METRO PLUS

`Look for contemporary themes'





Director K. Balachandar saw every play of the MetroPlus Theatre Festival. Here's what he thought of them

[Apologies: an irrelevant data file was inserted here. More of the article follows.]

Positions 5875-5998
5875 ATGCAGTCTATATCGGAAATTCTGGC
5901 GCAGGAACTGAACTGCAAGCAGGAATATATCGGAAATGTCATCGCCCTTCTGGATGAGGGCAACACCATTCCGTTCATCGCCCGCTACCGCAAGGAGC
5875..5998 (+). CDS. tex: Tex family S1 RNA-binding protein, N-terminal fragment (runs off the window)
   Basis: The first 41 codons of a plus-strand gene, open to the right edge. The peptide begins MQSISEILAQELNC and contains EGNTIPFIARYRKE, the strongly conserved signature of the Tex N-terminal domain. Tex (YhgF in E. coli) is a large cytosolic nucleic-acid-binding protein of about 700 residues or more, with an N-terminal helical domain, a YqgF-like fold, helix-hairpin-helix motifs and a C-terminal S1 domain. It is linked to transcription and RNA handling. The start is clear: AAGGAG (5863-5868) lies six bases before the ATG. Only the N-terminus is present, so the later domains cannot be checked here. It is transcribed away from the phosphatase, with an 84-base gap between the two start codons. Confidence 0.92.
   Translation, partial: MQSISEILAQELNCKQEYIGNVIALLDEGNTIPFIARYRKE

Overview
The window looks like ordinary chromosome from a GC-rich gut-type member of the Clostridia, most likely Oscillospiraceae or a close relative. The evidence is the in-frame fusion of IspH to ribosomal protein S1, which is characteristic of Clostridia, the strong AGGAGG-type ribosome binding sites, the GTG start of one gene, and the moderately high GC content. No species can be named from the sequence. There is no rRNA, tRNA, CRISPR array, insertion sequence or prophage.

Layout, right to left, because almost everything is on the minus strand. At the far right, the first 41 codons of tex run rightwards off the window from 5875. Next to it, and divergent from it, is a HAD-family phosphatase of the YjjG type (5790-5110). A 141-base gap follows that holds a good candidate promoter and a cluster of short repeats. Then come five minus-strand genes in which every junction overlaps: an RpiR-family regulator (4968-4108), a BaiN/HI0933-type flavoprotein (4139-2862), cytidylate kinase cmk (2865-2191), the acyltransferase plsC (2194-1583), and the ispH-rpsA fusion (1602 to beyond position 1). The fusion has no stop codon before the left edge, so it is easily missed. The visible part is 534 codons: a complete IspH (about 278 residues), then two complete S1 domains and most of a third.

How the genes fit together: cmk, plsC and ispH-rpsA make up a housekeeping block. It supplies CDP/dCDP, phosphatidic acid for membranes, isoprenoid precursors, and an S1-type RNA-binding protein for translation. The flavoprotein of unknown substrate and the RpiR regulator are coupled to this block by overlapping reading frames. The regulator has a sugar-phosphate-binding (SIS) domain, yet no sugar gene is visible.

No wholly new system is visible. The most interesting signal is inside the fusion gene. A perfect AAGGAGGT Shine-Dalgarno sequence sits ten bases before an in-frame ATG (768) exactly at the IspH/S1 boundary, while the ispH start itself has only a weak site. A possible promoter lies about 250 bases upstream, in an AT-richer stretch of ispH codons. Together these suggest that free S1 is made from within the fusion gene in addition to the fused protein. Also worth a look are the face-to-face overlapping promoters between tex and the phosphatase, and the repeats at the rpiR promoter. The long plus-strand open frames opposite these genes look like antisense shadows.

Dressed in regulation white, he came quietly, always on time, and stayed till the end of every play he attended at The Hindu MetroPlus Theatre Festival. What made the busy filmmaker a regular at the fest? K. Balachandar explains:"I began my career as a playwright. I still watch all kinds of plays. Whenever I go to Mumbai or Kolkata on work, I try to watch Marathi, Gujarati and Bengali plays. I don't get to see too many English plays though. That's why when opportunity literally knocked on my door, I thought I should grab it, though I am engaged in recording for my new film Poi. I got a season ticket, and managed to see all the plays, except `The Shadow Box'. "When I see Tamil plays my reaction is different. If they do well I go backstage and congratulate the group. The passion for theatre is itself praiseworthy, it's not as if anyone makes money out of it. What a struggle. But mostly I feel sorry that Tamil theatre has not advanced beyond where it was when I did theatre long ago. Every now and then, I dream of staging a comeback in a serious way."Watching English theatre is a different experience. On the whole the MetroPlus theatre festival made me wonder why we still feel so alien in our own country. Does an English play have to be `Macbeth' and `Othello'? `Goa' was worse. To say something simple about loss of identity, they resorted to all kinds of things, including sex."And is this how people watch English theatre always? Silent spectators break into applause after every scene, as if everything worked out well on the stage, as if just a fade out is a cue for an ovation. This disturbed me. I too did applaud at times, but they seem to do it just to register their presence and say, okay, we have understood. "I thought `Macbeth' was glossy, and a little overdone. I don't want to say more; after all, I owe a responsibility towards the theatre. Dovetailing everything into a rehearsal made `Othello' interesting. The problem with both is that unless you know Shakespeare's text, you miss a lot. Fortunately, I'd studied both the plays at school. "I went to `Amadeus' because I'd loved the film and wanted to see how this stage version differed from that. I didn't like the greater emphasis on Salieri, there were too many monologues and soliloquies, but I liked the play. Yes, I sat through all the three hours. After all, I'm not just a spectator who can come and go at will. I'm a theatre man. I liked the Sri Lankan play (`Thicker Than Blood') because it was an honest and genuine attempt. We were able to fully identify with the content and the characters. "Though I couldn't follow the subject fully, I was touched by `Valley Song.' It didn't seem like a South African problem but our own. I was captivated by the two great artistes - the man (Jagdish Raja) was wonderful. But that young girl (Nandini Rao)! How she captured the mind of the audience with her singing and acting! "Did I see anything trend setting or extraordinary in direction or choreography? I'd like to avoid that question. I went to all the plays to get some inspiration. That didn't happen. But `Othello' was one of its kind. Different. Made me think about the way it was put together and want to attempt something like that. I'd say that The Hindu is doing something good for theatre in Chennai. I'd add... please look for contemporary themes and interesting forms. Not that we should confine ourselves to our own culture, or interfere with the freedom of the playwright or director. But I don't want to sit in the hall next year and feel I'm an alien."GOWRI RAMNARAYAN





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